What did you achieve in this course? Is there an achievement of which you are particularly proud? Look at your goals as well as the official learning outcomes and point to evidence from your activities and portfolio submission that demonstrates what you have accomplished.
What mark would you give yourself, and why?
Please refer explicitly to the official marking criteria. We suggest you mark yourself with a multiple of 5, e.g. 65 if you feel firmly in the criteria for 60-69, or 60 if you feel on the border between the 50-59 and 60-69 criteria. Some indicative guidelines for this particular assessment are:
- 0-30: incomplete assessment, partial answer, or otherwise does not evidence completing the course outcomes to the extent hoped. File a Special Circumstances application if applicable and use the feedback from this submission to improve your work for the summer resit diet.
- 30-40: these marks tend to reflect not having been able to focus on the course, picking up bits and pieces but not demonstrating completing the course to the desired minimum standard. Usually, submissions show “completing the assessment without completing the course” and you may have found yourself relying heavily on external sources or guesswork rather than understandings built up from the semester's readings and discussions. If you find yourself in this position, we'd rather you take the time to regroup and refocus on course materials for the resit rather than rush through this kind of submission, and we are happy to give feedback on what you have at the deadline to help you toward this.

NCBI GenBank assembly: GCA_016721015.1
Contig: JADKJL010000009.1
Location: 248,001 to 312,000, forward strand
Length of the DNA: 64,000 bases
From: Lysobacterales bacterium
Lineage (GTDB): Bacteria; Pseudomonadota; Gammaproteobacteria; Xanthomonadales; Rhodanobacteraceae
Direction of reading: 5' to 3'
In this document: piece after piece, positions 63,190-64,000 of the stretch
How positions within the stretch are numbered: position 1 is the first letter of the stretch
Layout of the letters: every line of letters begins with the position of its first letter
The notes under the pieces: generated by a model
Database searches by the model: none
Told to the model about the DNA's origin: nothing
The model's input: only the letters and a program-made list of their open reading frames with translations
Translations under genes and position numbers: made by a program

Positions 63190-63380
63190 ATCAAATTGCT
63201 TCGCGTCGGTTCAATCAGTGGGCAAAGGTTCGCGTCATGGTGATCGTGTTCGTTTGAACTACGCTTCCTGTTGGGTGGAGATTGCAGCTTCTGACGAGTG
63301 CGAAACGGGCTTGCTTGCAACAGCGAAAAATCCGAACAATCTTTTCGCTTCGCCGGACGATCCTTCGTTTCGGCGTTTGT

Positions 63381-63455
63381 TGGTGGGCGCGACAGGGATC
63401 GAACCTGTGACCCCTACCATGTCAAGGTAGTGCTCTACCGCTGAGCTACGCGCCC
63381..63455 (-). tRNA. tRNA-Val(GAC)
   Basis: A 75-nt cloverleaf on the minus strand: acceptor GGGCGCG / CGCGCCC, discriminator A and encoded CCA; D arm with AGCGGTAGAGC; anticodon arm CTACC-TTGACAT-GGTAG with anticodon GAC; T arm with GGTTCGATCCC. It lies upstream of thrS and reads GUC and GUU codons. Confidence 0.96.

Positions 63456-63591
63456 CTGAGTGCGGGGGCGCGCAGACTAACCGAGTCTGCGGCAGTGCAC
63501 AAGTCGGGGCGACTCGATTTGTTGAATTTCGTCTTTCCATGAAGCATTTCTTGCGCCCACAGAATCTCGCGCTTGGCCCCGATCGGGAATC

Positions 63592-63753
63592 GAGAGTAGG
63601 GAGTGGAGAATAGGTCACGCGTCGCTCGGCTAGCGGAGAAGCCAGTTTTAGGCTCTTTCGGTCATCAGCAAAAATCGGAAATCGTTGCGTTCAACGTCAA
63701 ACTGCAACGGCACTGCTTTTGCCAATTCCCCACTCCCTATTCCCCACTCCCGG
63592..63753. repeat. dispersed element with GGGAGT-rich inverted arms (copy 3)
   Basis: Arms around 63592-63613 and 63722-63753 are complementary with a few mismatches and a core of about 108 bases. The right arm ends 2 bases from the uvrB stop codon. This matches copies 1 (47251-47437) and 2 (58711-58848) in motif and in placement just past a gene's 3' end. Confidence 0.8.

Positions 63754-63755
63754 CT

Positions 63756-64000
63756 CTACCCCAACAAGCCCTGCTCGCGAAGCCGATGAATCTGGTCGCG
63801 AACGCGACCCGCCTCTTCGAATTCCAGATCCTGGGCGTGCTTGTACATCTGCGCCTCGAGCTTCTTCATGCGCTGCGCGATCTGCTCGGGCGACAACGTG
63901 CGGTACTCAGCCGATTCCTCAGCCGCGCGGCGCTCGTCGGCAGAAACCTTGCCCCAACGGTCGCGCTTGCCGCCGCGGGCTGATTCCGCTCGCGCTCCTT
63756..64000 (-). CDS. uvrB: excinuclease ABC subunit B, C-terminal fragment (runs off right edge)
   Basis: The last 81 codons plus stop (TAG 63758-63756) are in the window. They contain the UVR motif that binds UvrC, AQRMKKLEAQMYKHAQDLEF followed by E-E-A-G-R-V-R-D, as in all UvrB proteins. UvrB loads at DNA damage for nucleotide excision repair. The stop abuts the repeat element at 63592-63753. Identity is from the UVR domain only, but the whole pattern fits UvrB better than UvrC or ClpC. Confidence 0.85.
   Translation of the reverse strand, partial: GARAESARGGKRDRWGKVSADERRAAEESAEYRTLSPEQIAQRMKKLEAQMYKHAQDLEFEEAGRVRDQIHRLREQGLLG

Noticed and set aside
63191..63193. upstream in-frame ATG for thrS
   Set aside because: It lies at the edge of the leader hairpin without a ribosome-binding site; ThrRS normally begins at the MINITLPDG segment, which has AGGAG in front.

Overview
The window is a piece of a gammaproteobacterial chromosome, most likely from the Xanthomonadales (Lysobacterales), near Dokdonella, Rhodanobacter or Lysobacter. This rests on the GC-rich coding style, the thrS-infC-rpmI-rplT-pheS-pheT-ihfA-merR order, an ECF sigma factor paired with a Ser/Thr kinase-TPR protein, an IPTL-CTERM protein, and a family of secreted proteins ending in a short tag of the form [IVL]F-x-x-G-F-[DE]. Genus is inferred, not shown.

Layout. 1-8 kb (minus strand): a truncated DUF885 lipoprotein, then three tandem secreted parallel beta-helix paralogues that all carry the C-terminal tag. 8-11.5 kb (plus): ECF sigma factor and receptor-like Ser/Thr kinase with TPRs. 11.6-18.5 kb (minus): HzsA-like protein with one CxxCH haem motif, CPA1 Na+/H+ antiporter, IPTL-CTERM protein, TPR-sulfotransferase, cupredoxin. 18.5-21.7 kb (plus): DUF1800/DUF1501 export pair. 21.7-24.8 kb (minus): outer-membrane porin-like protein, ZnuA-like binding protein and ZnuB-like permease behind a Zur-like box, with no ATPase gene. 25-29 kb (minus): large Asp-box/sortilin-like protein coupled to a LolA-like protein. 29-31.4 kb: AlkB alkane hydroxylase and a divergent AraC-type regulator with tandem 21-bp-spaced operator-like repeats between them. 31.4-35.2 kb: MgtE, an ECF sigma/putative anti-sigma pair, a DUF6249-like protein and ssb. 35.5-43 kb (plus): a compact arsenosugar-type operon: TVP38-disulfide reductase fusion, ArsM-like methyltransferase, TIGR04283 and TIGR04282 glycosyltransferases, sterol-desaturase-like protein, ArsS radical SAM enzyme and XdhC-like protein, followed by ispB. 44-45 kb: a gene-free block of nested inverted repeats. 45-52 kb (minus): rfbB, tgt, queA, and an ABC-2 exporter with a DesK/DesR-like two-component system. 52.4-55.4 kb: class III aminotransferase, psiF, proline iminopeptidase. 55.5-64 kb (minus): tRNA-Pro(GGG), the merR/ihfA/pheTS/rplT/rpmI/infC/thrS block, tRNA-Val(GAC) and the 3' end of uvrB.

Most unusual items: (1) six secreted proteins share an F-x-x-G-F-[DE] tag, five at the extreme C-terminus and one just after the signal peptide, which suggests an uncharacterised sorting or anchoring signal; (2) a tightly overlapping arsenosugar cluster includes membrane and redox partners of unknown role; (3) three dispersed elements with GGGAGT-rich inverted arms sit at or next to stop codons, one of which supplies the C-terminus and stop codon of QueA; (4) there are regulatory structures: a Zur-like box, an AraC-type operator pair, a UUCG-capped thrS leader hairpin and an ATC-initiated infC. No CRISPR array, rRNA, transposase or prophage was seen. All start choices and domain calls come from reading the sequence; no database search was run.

- 40-50: this is a basic passing mark. You've demonstrated understanding of the essential ideas of the course by completing all elements of the assessment, fully citing course readings to show your engagement with them, and showing that you have met the learning outcomes.
- 50-60: this is a mainline passing mark. You have shown not just a minimum understanding of the course and attainment of the learning outcomes but a solid understanding that you can take with you in your further studies. You have shown an understanding of not just individual ideas and themes but how they connect to each other and across the course.
- 60-70: this is a high passing mark. You have thoroughly demonstrated your understanding of course themes and your attainment of learning outcomes. You discuss and fully cite course readings with confidence, informed by your clear understanding of major ideas from seminar discussions.
- 70-80: this is a distinction mark. You have gone above and beyond to show your mastery of the course materials and themes, drawing out nuances and implications that go beyond what we discussed in the seminar and developing higher level connections based on your independent effort to synthesize and interrogate what we covered in the class.
- 80-100: you have demonstrated an authoritative mastery of the course, with a confident understanding of how details and connections across the course matter in terms of the course themes.